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Posts tagged ‘darkling beetles’

Trucks and Trogloderus

Yesterday was a day of firsts.

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Dumont Sand Dunes, California.

It it was the first time I got a truck stuck in a sand drift. It was also the first time I dug a truck out of a sand drift.

But it was all worth it, yesterday yielded our first specimens of Trogloderus! We were camping behind the Dumont Dunes north of Baker, CA.  They appear to be a different morphotype than any of the four known from Mono Lake located a few car hours north.

The next stops are northern Nevada and southwestern Idaho.

Collecting from collections when the field doesn’t play nice

Trogloderus

Drawer of Trogloderus specimens in the Aalbu Collection.

Franz lab members Andrew Johnston and Andrew Jansen took off on the summer’s first collecting trip last Wednesday, May 7th. And the first two days were a bust!

The goal of this trip was to collect the somewhat rare and enigmatic genus Trogloderus LeConte. Trogloderus is a sand-dune-dwelling tenebrionid endemic to the Western United States. The plan was great – spend a night at each type locality and hit dune systems in between; collect specimens from as many places as possible for sequencing in hopes that a molecular phylogeny would help to sort out the complicated morphology of the group.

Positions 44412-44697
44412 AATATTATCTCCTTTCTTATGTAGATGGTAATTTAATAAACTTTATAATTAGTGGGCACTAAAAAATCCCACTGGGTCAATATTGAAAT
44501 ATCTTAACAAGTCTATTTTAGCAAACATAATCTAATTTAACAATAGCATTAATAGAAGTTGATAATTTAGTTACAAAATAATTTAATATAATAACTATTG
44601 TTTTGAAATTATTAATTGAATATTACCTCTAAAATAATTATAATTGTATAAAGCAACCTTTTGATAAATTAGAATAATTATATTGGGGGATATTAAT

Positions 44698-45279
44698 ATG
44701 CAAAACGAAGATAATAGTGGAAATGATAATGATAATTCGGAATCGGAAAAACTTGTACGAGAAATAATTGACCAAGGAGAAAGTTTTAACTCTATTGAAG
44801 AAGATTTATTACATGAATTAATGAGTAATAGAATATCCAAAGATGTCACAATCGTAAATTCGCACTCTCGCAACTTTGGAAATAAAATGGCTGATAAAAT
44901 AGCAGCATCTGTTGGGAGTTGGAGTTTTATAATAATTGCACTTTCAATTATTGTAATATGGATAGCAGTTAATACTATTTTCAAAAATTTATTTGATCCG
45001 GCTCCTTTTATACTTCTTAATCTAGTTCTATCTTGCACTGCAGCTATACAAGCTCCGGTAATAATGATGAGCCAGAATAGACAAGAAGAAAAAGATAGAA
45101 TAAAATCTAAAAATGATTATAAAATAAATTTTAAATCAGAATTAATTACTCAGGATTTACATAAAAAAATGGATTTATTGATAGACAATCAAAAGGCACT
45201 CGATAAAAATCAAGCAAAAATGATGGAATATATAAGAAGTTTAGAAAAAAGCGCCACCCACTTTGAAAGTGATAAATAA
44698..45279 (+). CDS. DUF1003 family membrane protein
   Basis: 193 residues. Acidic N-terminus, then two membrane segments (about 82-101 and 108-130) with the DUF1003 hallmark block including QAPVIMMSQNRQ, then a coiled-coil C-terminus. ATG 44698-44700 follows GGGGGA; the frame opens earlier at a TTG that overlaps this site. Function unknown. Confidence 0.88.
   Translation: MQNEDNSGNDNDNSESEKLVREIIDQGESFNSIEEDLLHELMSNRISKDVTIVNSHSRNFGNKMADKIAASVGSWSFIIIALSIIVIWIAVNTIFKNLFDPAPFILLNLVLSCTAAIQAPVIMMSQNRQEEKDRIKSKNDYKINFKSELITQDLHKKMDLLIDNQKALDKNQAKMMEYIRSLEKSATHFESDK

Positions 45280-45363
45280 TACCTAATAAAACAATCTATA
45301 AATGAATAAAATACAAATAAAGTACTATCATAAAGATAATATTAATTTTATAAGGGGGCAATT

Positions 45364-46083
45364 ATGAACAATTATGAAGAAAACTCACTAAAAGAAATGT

So far we are 0/3 at type localities. Not only are Trogloderus elusive, it seems there is no insect activity at all right now, our Mercury Vapor light traps have only netted a single insect specimen (Hyles lineata) each night. There seems to be a low pressure system we are following North through California, suppressing insect activity. The good news is that there is high pressure system pushing its way North now, so we are calling an audible and straying from our scheduled road map and getting in place to follow the high pressure system to the rest of the type localities. Hopefully things will turn around!

While the field has been entirely disappointing, we just borrowed what is almost surely the world’s largest representation of Trogloderus from the collection of Dr. Rolf Aalbu (partially pictured above). Fresh specimens are incredibly important and worth the effort, but the amount of specimens and data contained in Natural History collections cannot be overvalued.

When collecting in the field doesn’t work out, collecting from other collections might save the day!